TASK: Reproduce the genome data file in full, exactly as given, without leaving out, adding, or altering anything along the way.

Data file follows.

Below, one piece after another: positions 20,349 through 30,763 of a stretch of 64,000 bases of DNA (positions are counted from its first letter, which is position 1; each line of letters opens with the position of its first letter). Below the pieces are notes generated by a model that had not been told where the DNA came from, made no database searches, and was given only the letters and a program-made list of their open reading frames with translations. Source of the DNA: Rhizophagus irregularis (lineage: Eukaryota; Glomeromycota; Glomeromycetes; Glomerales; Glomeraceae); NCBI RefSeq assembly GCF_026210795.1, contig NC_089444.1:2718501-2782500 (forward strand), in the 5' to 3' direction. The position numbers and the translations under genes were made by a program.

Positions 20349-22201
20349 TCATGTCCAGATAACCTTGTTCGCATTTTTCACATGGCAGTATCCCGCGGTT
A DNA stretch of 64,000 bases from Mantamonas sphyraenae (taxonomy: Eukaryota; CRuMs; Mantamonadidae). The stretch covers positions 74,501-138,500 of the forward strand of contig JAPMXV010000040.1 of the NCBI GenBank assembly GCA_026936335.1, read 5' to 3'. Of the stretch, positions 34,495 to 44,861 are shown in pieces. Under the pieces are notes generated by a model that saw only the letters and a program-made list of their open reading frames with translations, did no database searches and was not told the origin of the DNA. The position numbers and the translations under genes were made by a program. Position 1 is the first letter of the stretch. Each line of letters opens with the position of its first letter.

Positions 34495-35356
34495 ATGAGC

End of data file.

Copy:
Below, one piece after another: positions 20,349 through 30,763 of a stretch of 64,000 bases of DNA (positions are counted from its first letter, which is position 1; each line of letters opens with the position of its first letter). Below the pieces are notes generated by a model that had not been told where the DNA came from, made no database searches, and was given only the letters and a program-made list of their open reading frames with translations. Source of the DNA: Rhizophagus irregularis (lineage: Eukaryota; Glomeromycota; Glomeromycetes; Glomerales; Glomeraceae); NCBI RefSeq assembly GCF_026210795.1, contig NC_089444.1:2718501-2782500 (forward strand), in the 5' to 3' direction. The position numbers and the translations under genes were made by a program.

Positions 20349-22201
20349 TCATGTCCAGATAACCTTGTTCGCATTTTTCACATGGCAGTATCCCGCGGTT
A DNA stretch of 64,000 bases from Mantamonas sphyraenae (taxonomy: Eukaryota; CRuMs; Mantamonadidae). The stretch covers positions 74,501-138,500 of the forward strand of contig JAPMXV010000040.1 of the NCBI GenBank assembly GCA_026936335.1, read 5' to 3'. Of the stretch, positions 34,495 to 44,861 are shown in pieces. Under the pieces are notes generated by a model that saw only the letters and a program-made list of their open reading frames with translations, did no database searches and was not told the origin of the DNA. The position numbers and the translations under genes were made by a program. Position 1 is the first letter of the stretch. Each line of letters opens with the position of its first letter.

Positions 34495-35356
34495 ATGAGC